There, she fired volleys at Italian vessels but remained unscaved, not loosing a single man. On November 14, 1866, she sailed to Civitavecchia (NW of Rome) to embark Pope Pius IX and his followers, en route to Kumbor and Messina. On March 31, 1867 she entered the drydock in Pola for maintenance. On September 27 1868, back in service she was ordered to Gibraltar before proceeding to Cape Town, reaching it on February 18 1869. She made also a two-year trip on 3 January 1871, being first Austro-Hungarian vessel crossing the the Suez Canal.
Back in Pola on January 20, she was overhauled and the next three years served in the Mediterranean. By May 1874 she headed for the Far East under command ofher new captain Tobias Freiherr von Österreicher, crossing the Suez Canal again, and stopping along the way in many Pacific Ocean ports, until reaching San Francisco. She then depared and crossed the Magellan strait (Good hope), back to the Atlantic Ocean. She arrived on 10 February 1876. She sailed to Gibraltar on June 8, then to Pola for drydock maintenance. This long cruise led to the writing of a famous book in Austria at the time “Um die Erde: Reiseskizzen von der Erdumseglung mit SM Corvette Erzherzog Friedrich in den Jahren 1874-1876”, published two years later.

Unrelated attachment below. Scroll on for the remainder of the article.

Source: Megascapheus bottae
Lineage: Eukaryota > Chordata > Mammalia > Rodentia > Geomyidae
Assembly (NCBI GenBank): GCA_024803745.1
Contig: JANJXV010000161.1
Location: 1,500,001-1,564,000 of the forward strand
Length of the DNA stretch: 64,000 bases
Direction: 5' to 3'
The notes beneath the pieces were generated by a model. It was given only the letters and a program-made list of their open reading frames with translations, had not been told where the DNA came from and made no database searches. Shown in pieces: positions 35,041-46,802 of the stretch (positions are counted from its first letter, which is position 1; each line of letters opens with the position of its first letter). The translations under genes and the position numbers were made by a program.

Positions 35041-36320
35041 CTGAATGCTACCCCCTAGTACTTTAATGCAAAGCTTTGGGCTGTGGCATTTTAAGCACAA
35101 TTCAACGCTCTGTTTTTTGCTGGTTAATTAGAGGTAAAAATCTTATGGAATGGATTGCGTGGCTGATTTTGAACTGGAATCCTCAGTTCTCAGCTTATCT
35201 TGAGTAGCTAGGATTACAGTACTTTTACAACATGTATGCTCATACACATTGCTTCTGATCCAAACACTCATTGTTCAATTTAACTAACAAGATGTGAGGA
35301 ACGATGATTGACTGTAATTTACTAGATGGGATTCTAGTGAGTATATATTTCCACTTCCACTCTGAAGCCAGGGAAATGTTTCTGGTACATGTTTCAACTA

For her last overhaul, she was decommissioned in December 1880, and reativated on February 4, 1881. She made a training cruiser in the Mediterranean, Atlantic and Caribbean, Levant and Black Sea and back to Pola. She was eventuallu stricken on 5 August 1897, becoming a barge to carrying boilers from Trieste to Pola. This went on until May 1899, and she was sold for BU and scrapped in 1900.